I've driven through construction zones that redirect traffic to temporary roads that are to the left of the opposite flow of traffic and even though I knew we were all going the right way, it was still a bit eerie. Most people are going to notice that opposing traffic isn't where they're used to seeing it. Usually, this by itself is disturbing enough for people to question what they're doing.
There's also the small and not so subtle issue of headlights approaching you in your lane. I can see how this happening once might lead a lost or panicked person to think that the other driver was the one traveling in the wrong direction, but lost or panicked drivers will certainly know something is wrong by the time a second car is heading straight for them.
All of this is to point out that there are so many indications that one has to ignore or be oblivious to in order to cause a wrong-way fatal accident, that it's pretty reasonable to conclude that some type of impairment plays a role. Certainly, there are some wrong-way accidents that happen so quickly that the driver, whether intoxicated or stone-cold sober can't react, but those are relatively few.
Road Design Can Only Do So Much To Prevent Fatal Wrong-Way Crashes
Ultimately, numbers like these are merely trivia, unless someone takes steps to rectify the problem. Certainly, state departments of transportation are doing their part, trying to design roads that discourage wrong-way driving and the success of anti-drunk-driving campaigns has yielded a drop in drunk driving over the past 4 decades, but is there more that the community can do to combat this problem?
When discussing fatal wrong-way driving wrecks, the elephant in the room is bars. Drunk drivers cause the majority of fatal wrong-way crashes and the majority of drunk drivers are coming from a bar. To be blunt, it's not just people deciding to drink too much causing these accidents, but bars who break the law and serve obviously intoxicated people.
Remember the signs that you're driving on the wrong side of the road that I mentioned before? These aren't things that people miss when they've had one drink too many. To not even notice that cars are coming your way, in your lane, you have to be many drinks beyond the legal threshold for intoxication. So I'm not even discussing bars that serve people until they're too drunk to legally drive, but bars that serve people who are obviously a danger to themselves or others.
Think of it another way. If a stranger came up to you at a bar and asked you to buy them a drink, you're most likely going to say no. If that same stranger asked for you to pick up their tab for the whole night, I can't think of too many people who will say yes. And if that same stranger asked for you to pay for all their drinks, the rest of their drinking days, well I imagine no one is going to agree to that.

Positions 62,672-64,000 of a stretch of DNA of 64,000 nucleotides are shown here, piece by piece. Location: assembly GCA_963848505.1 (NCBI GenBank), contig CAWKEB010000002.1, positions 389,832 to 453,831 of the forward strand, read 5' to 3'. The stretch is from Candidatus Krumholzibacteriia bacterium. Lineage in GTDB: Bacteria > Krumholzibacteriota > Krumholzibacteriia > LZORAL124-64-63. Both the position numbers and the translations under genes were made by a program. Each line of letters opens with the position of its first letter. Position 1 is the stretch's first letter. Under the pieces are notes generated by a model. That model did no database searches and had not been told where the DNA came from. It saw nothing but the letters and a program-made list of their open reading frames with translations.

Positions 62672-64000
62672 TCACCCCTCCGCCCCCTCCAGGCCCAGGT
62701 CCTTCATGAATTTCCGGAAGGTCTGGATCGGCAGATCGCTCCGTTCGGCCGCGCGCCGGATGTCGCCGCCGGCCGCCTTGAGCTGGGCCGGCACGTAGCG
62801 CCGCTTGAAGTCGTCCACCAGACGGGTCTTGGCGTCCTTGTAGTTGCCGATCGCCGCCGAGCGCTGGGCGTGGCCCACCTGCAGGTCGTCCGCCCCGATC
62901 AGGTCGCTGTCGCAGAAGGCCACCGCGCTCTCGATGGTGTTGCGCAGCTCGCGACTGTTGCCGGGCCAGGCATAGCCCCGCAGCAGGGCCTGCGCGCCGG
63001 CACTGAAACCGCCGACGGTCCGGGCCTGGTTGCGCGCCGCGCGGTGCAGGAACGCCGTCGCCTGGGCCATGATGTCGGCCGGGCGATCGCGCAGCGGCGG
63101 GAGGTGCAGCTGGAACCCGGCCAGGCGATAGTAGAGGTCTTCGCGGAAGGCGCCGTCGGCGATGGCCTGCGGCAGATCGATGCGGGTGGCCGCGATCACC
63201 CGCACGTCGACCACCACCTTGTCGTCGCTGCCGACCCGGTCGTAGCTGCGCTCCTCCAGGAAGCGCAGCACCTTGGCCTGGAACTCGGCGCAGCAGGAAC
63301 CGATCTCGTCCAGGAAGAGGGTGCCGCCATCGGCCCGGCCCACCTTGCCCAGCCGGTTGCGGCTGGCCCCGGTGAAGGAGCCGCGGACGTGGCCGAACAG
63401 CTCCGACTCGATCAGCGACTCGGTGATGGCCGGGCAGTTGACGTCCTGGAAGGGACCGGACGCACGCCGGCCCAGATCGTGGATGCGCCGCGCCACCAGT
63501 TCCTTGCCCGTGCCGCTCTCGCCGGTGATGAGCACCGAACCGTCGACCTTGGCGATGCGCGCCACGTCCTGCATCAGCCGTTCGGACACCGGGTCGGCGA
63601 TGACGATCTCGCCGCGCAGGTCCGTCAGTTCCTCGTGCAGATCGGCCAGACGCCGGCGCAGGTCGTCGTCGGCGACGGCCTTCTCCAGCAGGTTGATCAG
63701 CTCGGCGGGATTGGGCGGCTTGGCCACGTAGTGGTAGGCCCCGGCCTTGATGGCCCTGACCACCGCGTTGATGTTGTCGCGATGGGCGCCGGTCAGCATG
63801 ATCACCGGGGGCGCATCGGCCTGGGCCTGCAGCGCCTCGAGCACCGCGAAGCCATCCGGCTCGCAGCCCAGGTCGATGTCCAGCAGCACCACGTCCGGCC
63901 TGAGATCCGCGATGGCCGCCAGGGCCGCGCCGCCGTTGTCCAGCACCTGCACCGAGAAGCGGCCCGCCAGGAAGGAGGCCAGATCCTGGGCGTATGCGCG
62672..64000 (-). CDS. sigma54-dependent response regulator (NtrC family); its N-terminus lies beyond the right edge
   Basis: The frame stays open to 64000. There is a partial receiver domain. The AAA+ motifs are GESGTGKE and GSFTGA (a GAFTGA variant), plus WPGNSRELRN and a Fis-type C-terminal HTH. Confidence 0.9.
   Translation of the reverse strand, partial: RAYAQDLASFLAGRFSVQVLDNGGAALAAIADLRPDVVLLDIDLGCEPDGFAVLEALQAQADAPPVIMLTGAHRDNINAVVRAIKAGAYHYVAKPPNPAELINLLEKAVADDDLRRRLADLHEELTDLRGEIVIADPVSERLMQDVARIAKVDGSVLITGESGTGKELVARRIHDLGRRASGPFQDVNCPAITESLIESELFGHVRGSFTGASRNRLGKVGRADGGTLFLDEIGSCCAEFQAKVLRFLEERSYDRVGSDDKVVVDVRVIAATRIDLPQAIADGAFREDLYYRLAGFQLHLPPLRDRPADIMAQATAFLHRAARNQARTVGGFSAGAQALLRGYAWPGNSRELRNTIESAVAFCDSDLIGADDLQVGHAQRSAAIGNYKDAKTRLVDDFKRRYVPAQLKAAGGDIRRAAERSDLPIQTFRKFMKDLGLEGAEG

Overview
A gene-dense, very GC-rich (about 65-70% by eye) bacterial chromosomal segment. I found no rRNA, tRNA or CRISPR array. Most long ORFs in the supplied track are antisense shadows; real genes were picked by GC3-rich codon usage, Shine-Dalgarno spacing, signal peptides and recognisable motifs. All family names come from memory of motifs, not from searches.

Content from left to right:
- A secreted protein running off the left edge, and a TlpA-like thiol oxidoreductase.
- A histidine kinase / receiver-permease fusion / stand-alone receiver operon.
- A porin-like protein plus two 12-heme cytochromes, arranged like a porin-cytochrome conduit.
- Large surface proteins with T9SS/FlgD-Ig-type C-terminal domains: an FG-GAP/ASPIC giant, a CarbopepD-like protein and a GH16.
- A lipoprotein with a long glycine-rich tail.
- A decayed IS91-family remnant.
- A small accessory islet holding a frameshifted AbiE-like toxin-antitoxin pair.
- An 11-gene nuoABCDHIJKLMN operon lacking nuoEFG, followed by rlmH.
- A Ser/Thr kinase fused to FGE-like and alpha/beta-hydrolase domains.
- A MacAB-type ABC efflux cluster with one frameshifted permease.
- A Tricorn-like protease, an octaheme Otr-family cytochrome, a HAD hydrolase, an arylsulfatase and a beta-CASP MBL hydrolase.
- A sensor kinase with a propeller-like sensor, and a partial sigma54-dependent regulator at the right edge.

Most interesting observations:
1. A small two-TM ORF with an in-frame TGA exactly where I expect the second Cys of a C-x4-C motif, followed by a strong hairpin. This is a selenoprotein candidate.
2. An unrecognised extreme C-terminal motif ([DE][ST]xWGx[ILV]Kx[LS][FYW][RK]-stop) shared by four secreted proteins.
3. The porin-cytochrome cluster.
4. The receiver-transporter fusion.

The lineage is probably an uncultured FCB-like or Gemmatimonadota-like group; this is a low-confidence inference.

Some folks view efforts to scrutinize bars' role in this problem as shifting the blame from drunk drivers and an attempt to make bars pay a price for just doing their jobs. They scoff at things like liquor liability law that holds irresponsible bars financially accountable when they break the law.
What if I told you that when we don't hold bars accountable and make them pay for when they break the law, the rest of us are left picking up the tab? One need look no further than the hundreds of thousands of dollars the North Texas Tollway Authority (NTTA) spent just a few years ago on improvements to reduce wrong-way drivers on the North Dallas Tollway. In that instance, it's reasonable to conclude that bars were the primary driver for these costs.
According to a NTTA report, almost all wrong-way drivers on the North Dallas Tollway in the mid-to-late 2000s were entering the highway at its southern end, near the intersection of several bar districts in Dallas. At the same time, authorities found that almost all of the wrong-way drivers who were caught were intoxicated when they entered the highway.
It's highly likely that bars breaking the law are the source of these wrong-way drivers. Who picks up the tab for these necessary road improvements? Everyone who uses the North Dallas Tollway. At the same time, the bars pocket the money they make from breaking the law.
And I'm only talking about one 10 mile stretch of highway. Most of the roads are owned by the government, which means that taxpayers generally pay the freight for road improvements to cut down on wrong-way drivers. If this phenomenon were the result of poorly designed roads, I would agree that it's the government's obligation to fix the matter. However, the evidence shows that the majority of this problem comes from an informal conspiracy between drunk drivers and bars. Shouldn't they have to pay their fair share?
I realize that many people think that holding bars accountable for their role in drunk-driving accidents unfairly punishes bars. I think that most of those folks fail to realize the costs that irresponsible bars impose on the community, costs indirectly borne by the very people who oppose holding bars financially accountable for breaking the law. Millions of dollars of life-saving road improvements are just a drop in the bucket compared to the hundreds of millions in unpaid medical expenses that drunk drivers leave in their wake. Those lead to higher insurance premiums and government medical expenditures, which affect each and every one of us.
This may sound a bit far afield from my original inquiry into where our wrong-way driver statistics come from, but the main significance of those statistics is that they allow us to more clearly understand the problem of wrong-way driver fatalities. Unlike many other problems, which don't have clear solutions, wrong-way driver fatalities can be greatly curtailed when we go after the source of the problem. Far too often, the source of that problem is a bar that refused to do what they agreed to do when they got a liquor license, not serve already drunk patrons.